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MOVIE REVIEW

Good acting drives the story in cliched yet appealing 'Game'

Talk about setting the bar high: The new golf movie about Francis Ouimet's upset at the 1913 US Open at The Country Club in Brookline is called ''The Greatest Game Ever Played." Really? Ever? Greater than the US hockey team's ''miracle" win at the 1980 Olympics? Greater than Johnny Unitas leading the Baltimore Colts past the New York Giants in 1958? Even on a local level: Greater than Games 4 through 7 (take your pick) of last year's Red Sox-Yankees playoffs?

This takes nerve, which the movie has in both spades and clubs. Based on screenwriter-producer Mark Frost's 2002 book and built on the sturdy bones of underdog classics from ''Rocky" to ''Seabiscuit," ''Greatest Game" begins in climactic mode and gears up from there. It's a True Story crowd-pleaser that embraces every sports cliche known to man, and it's easily the most hyperactive golf movie to date. I've felt less battered coming out of a boxing film.

You still may cry uncle quite happily, even if you're not one of the many people who find peculiar solace in hitting a small white ball with a stick. For one thing, the story's hard to resist. A former caddie who grew up literally across the street from The Country Club (at 246 Clyde St.; the house still stands), the 20-year-old Ouimet was a stringy blue-collar intruder on a gentleman's pastime: an unknown amateur who entered the 1913 Open against a field of giants.

His 36-foot putt on a soggy 17th hole during the second day of play is enshrined on any list of Top 10 Golf Moments; the following day's playoff between Ouimet and two Brits, Ted Ray and the legendary Harry Vardon, is hailed as the American democratization of the sport. President Taft attended the tournament, and so did about 15,000 Bostonians. The Bostonians came to see Ouimet.

He's played by Shia LeBeouf (''Holes") as a thoughtful, canny young man with a natural talent and the work ethic to take it somewhere. LeBeouf usually gives his roles a snarky edge, but he dispenses with that here; he knows Ouimet's game is his edge. Arrayed against this gifted prole are the moneyed snobs of Boston and The Country Club, and actor-turned-director Bill Paxton lets no opportunity slip to remind us that the toffs look on Ouimet with undisguised horror. ''This isn't the sort of thing caddies do," says one TCC member, as if the kid had streaked the fifth green. Current members may rest assured the Club doesn't come in for serious smacking around; in any case, tournament sequences were shot at Montreal's Kanawaki Golf Club.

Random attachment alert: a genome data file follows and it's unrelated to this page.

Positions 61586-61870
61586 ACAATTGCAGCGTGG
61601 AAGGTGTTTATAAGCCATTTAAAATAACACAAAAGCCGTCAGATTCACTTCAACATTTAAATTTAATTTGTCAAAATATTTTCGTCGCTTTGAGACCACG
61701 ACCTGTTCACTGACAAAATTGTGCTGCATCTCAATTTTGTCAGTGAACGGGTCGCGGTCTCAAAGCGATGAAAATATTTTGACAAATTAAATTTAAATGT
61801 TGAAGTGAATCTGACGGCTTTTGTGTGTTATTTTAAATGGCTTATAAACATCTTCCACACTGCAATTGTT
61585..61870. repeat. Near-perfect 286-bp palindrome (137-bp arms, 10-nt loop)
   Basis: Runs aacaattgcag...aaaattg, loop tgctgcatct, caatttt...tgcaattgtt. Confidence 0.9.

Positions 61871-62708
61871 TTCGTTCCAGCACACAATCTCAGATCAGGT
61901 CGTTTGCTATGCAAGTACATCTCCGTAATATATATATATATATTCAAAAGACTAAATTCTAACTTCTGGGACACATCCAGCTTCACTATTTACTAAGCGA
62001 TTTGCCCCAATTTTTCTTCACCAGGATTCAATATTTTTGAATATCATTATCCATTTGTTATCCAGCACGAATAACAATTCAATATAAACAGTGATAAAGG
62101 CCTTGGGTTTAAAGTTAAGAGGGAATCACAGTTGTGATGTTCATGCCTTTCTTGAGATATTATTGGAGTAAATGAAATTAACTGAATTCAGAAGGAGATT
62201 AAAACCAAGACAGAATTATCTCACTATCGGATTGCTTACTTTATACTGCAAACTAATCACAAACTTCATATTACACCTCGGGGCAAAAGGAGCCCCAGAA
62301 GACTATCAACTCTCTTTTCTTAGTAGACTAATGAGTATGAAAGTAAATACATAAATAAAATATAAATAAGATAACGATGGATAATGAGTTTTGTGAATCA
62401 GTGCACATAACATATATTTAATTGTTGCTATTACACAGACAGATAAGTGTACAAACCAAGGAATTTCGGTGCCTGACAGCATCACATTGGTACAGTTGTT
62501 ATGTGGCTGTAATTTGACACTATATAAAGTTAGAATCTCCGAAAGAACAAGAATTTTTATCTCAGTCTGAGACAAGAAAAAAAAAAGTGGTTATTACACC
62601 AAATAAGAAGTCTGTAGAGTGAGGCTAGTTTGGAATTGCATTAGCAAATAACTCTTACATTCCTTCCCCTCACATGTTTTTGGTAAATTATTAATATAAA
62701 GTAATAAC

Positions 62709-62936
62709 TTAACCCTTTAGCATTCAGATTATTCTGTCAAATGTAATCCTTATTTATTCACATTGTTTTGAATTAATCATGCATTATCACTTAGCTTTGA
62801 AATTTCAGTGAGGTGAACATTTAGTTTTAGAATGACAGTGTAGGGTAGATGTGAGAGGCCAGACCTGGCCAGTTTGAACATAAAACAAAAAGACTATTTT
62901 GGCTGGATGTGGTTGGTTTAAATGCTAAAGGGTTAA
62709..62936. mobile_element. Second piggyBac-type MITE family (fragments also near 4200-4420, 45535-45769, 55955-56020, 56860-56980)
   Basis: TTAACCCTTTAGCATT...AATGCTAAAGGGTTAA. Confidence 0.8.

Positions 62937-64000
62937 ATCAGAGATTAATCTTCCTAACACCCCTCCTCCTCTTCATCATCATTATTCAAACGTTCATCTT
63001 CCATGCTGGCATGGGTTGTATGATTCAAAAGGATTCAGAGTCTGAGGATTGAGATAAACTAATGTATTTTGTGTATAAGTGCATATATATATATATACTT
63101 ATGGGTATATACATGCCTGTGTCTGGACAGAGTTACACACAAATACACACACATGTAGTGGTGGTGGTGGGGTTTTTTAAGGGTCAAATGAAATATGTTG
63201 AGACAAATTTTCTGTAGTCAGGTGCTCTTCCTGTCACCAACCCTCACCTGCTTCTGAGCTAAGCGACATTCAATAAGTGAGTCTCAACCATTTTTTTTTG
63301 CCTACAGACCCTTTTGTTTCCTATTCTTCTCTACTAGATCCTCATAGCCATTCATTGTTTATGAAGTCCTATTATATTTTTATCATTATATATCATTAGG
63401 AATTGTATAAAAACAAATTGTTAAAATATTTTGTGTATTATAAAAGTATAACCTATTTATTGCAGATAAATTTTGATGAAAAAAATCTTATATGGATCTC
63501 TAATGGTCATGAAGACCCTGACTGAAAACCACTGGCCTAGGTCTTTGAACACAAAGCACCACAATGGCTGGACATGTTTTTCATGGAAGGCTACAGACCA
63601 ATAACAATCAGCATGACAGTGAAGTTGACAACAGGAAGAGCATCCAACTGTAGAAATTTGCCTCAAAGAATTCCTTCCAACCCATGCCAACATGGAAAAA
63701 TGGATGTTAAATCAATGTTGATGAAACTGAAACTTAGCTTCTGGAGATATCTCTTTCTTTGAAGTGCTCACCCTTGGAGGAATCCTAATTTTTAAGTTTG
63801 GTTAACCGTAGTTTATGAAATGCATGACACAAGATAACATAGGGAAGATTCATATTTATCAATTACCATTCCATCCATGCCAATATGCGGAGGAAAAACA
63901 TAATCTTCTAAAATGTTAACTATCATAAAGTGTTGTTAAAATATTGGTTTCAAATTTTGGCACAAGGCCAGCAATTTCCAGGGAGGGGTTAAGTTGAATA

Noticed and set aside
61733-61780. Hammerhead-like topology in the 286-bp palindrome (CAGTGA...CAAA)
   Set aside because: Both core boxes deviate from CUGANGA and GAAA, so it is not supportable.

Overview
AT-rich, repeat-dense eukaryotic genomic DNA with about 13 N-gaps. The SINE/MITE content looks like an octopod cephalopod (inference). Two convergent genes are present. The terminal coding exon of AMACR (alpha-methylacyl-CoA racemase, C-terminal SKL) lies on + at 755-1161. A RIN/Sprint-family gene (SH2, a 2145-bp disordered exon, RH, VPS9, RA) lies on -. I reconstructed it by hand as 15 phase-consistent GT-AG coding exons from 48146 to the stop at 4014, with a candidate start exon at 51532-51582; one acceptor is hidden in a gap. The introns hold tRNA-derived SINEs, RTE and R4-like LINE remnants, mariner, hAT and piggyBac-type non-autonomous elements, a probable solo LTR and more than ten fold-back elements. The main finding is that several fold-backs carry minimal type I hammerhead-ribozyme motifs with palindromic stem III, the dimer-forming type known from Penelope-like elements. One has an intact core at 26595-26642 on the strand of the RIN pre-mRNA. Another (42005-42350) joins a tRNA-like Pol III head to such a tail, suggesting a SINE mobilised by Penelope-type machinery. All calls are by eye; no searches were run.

The most original touch in ''Greatest Game" is its insistence that Vardon (a smooth Stephen Dillane) and the massive powerhouse Ray (Stephen Marcus) were outsiders, too -- both raised in poverty on the Isle of Jersey and barred from the inner sanctums of Britain's gentleman's clubs. This denies the movie a convenient on-course villain, but it nicely strengthens the sense of solidarity among the leads. All three understand that they're here for love of the game and nothing more.

Elsewhere, no lily goes ungilded, from the training montage with the grizzled vet (Luke Askew) to the hero's disapproving immigrant father (Elias Koteas) to the dewy Chestnut Hill beauty (Peyton List) who captures Ouimet's heart -- her part's an invention, and an unnecessary one. The role of Eddie Lowery (Josh Flitter), on the other hand, is right out of the history books. Ouimet's levelheaded 10-year-old caddie was nearly as celebrated as the golfer, and the bond between the two probably contributed to the outcome. You can't improve on that, but Paxton tries anyway, turning the character into an adorable links-side Yoda, and while Flitter gets his laughs, someone should probably have taken a mulligan here.

The director seems more intent on fashioning a PGA Tilt-A-Whirl ride: He pumps the music up, fiddles with the photography so the frames look lovingly hand-tinted, fiddles some more with the facts (that final playoff score wasn't as close as the movie says), and sends the camera soaring with the ball, above the ball, sometimes through the ball. We fly through the trees, we look up through the green, we careen into the scoreboard, and at one point, Ted Ray tees up and the camera settles on a CGI ladybug landing delicately on the ball. Why? Because the technology's there to do it.

What's missing here is the one thing any duffer knows you need: Focus. ''The Greatest Game Ever Played" works so hard to convince you of the truth of its title that it never settles down to address the ball.

Ty Burr can be reached at tburr@globe.com.

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